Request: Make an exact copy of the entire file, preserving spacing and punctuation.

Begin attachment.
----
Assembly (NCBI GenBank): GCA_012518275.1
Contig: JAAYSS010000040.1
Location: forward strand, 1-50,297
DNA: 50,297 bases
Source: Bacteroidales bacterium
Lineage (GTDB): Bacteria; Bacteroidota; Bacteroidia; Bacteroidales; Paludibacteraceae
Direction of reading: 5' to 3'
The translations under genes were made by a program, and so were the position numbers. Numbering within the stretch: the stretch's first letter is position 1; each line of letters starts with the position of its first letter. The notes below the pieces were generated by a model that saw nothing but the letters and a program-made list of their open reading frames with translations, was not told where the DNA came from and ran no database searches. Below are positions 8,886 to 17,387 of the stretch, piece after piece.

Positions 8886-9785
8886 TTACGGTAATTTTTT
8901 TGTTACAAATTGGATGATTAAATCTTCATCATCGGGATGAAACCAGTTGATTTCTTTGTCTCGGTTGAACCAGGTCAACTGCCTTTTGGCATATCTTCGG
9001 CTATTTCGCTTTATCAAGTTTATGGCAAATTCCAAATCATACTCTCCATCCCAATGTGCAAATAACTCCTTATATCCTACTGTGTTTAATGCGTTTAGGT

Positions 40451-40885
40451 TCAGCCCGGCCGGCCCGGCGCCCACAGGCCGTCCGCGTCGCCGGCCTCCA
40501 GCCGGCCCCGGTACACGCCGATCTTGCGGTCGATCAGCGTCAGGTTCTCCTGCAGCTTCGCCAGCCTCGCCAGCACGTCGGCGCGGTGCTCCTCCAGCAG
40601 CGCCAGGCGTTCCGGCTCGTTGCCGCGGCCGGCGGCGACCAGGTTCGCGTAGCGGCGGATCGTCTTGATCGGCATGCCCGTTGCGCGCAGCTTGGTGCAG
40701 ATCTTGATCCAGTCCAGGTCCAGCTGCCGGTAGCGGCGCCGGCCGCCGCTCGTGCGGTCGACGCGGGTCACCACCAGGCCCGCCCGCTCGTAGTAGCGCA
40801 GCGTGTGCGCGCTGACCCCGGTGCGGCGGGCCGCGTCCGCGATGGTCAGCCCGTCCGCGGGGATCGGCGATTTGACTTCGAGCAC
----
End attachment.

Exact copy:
Assembly (NCBI GenBank): GCA_012518275.1
Contig: JAAYSS010000040.1
Location: forward strand, 1-50,297
DNA: 50,297 bases
Source: Bacteroidales bacterium
Lineage (GTDB): Bacteria; Bacteroidota; Bacteroidia; Bacteroidales; Paludibacteraceae
Direction of reading: 5' to 3'
The translations under genes were made by a program, and so were the position numbers. Numbering within the stretch: the stretch's first letter is position 1; each line of letters starts with the position of its first letter. The notes below the pieces were generated by a model that saw nothing but the letters and a program-made list of their open reading frames with translations, was not told where the DNA came from and ran no database searches. Below are positions 8,886 to 17,387 of the stretch, piece after piece.

Positions 8886-9785
8886 TTACGGTAATTTTTT
8901 TGTTACAAATTGGATGATTAAATCTTCATCATCGGGATGAAACCAGTTGATTTCTTTGTCTCGGTTGAACCAGGTCAACTGCCTTTTGGCATATCTTCGG
9001 CTATTTCGCTTTATCAAGTTTATGGCAAATTCCAAATCATACTCTCCATCCCAATGTGCAAATAACTCCTTATATCCTACTGTGTTTAATGCGTTTAGGT

Positions 40451-40885
40451 TCAGCCCGGCCGGCCCGGCGCCCACAGGCCGTCCGCGTCGCCGGCCTCCA
40501 GCCGGCCCCGGTACACGCCGATCTTGCGGTCGATCAGCGTCAGGTTCTCCTGCAGCTTCGCCAGCCTCGCCAGCACGTCGGCGCGGTGCTCCTCCAGCAG
40601 CGCCAGGCGTTCCGGCTCGTTGCCGCGGCCGGCGGCGACCAGGTTCGCGTAGCGGCGGATCGTCTTGATCGGCATGCCCGTTGCGCGCAGCTTGGTGCAG
40701 ATCTTGATCCAGTCCAGGTCCAGCTGCCGGTAGCGGCGCCGGCCGCCGCTCGTGCGGTCGACGCGGGTCACCACCAGGCCCGCCCGCTCGTAGTAGCGCA
40801 GCGTGTGCGCGCTGACCCCGGTGCGGCGGGCCGCGTCCGCGATGGTCAGCCCGTCCGCGGGGATCGGCGATTTGACTTCGAGCAC